On November 22, the New Jersey State Senate introduced Senate Bill No. 4163 (NJ S4163), titled “Virtual Currency and Blockchain Regulation Act.” The bill, sponsored by Senators Thomas Kean, Jr. (R) and Robert Singer (R), if enacted, would establish a regulatory framework for New Jersey virtual currency businesses, create provisions governing the use of blockchain with certain business entities, and create incentives for virtual currency businesses in the state. NJ S4163 addresses eight topics:
1. Open Blockchain Tokens Are Intangible Personal Property and Not Securities
NJ S4163 provides that certain open blockchain tokens are intangible personal property, rather than securities, if the token’s predominant purpose is consumptive and the developer or seller did not market the token to the initial buyer as a financial investment, among other factors. “Consumptive” is defined as a token being exchangeable for services, software, content, or real or tangible personal property.
Additionally, NJ S4163 requires that, before making an open blockchain token available for sale, its developer or seller must file a notice of intent with the Department of Banking and Insurance and pay a $1,000 filing fee.
2. Digital Assets Classified as Property
The bill would classify all digital assets as property. Digital consumer assets would be classified as general intangible property, digital securities as securities, and virtual currency as money.
The bill further provides that financial institutions could provide custodial services for digital assets—provided the institution follows the Securities and Exchange Commission rules regarding custodial services. Perfection of a security interest in digital assets would be obtained by control and would not require physical possession. The bill clarifies that such digital assets held in the bank’s custody would not be depository liabilities or assets of the bank. Finally, the bill would prohibit the bank from engaging in any discretionary authority relating to digital assets unless it had the customer’s instructions to do so.
3. Decentralized Autonomous Organizations
NJ S4163 would allow the formation of decentralized autonomous organizations (DAO) under New Jersey’s limited liability company (LLC) law and provide similar protections afforded to LLCs. DAOs are organizations controlled by their members with no central authority where the organization’s rules are maintained by smart contracts on the blockchain. The smart contracts automate the decision-making process that is often reserved for upper-level management.
4. Blockchain Filing System
The bill gives the Department of Revenue and Enterprise Services the authority to build a filing system using the blockchain through which filings may be submitted.
5. Exemption from Money Transmission Laws
The bill would exempt virtual currency from current law governing money transmitters. “Virtual currency” would be added to the law to mean any type of digital representation that: (1) is used as a medium of exchange, unit of account, or store of value; and (2) is not recognized as legal tender by the U.S. government.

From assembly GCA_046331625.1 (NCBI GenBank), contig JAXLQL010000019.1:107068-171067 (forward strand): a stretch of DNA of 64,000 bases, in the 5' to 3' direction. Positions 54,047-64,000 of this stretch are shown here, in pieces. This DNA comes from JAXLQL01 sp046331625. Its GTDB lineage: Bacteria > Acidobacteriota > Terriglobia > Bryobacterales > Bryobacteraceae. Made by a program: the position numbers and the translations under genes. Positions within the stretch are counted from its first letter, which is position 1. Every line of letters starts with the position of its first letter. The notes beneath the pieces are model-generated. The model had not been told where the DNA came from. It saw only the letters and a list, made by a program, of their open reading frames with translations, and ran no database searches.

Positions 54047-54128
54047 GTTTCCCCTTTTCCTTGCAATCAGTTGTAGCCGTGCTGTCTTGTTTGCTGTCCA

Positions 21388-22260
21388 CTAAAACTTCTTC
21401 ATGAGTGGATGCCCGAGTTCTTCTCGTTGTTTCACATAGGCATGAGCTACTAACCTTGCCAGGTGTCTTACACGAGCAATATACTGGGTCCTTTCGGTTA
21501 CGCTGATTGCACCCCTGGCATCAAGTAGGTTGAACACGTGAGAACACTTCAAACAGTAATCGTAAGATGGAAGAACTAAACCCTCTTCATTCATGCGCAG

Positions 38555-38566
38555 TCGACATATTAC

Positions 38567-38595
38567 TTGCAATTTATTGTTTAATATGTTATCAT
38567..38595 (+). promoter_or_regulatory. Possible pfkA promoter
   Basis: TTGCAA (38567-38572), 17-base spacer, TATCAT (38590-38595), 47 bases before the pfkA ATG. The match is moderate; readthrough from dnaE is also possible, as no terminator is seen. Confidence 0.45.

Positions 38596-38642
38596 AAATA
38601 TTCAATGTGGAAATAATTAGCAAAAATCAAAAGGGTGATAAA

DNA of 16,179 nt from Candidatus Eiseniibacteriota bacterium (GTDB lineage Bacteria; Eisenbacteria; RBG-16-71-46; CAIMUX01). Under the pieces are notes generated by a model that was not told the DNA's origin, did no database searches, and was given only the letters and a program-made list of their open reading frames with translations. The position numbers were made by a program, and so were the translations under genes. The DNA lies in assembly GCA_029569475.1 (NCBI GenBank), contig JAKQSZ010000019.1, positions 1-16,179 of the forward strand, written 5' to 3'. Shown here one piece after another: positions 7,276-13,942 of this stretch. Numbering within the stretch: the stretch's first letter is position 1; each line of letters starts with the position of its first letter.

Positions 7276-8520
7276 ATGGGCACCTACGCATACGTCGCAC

6. Authorization to Issue Stock as Certificate Token
The bill would also authorize business entities to issue stock certificates in the form of electronic certificate tokens. A “certificate token” is defined in the bill as “an electronic representation of a share of stock which contains certain information required under existing law for stock certificates and which is entered into a blockchain or other secure, auditable database.”
7. Business Incentives for Virtual Currency Businesses
As it relates to various virtual currency business incentives, NJ S4163 exempts receipts from retail sales of energy and utility services to a virtual currency servicer or registrant for use or consumption directly and primarily in the creation of virtual currency, including mining, from the tax imposed under New Jersey’s Sales and Use Tax Act. Additionally, the bill would designate virtual currency servicers as a “targeted industry” and “technology startup companies” for the purposes of the Grow New Jersey Assistance Act—a law that provides certain business and insurance premium tax credits for job creation and retention in New Jersey. Under such designations, a virtual currency servicer would be eligible for the incentives with a minimum of 10 new or 25 retained full-time jobs, which is less than is required for other business types.
8. Use of Virtual Currency to Pay State Taxes
Current law allows the Director of the Division of Taxation to establish an electronic funds transfer (EFT) system for payment of New Jersey taxes. The bill would amend the definition of an EFT to include any transfer of virtual currency.
Our Take. The states currently are not uniform in how they treat virtual currency businesses, including their application of existing state money transmitter rules to the sale or exchange of virtual currencies. Some states have issued guidance on the issue, while others have enacted piecemeal legislation. On the other end of the spectrum, some states—such as New Jersey—have crafted innovative, crypto-friendly regulations. We expect over the next few years more states will follow suit, successfully balancing consumer protection and overregulation concerns.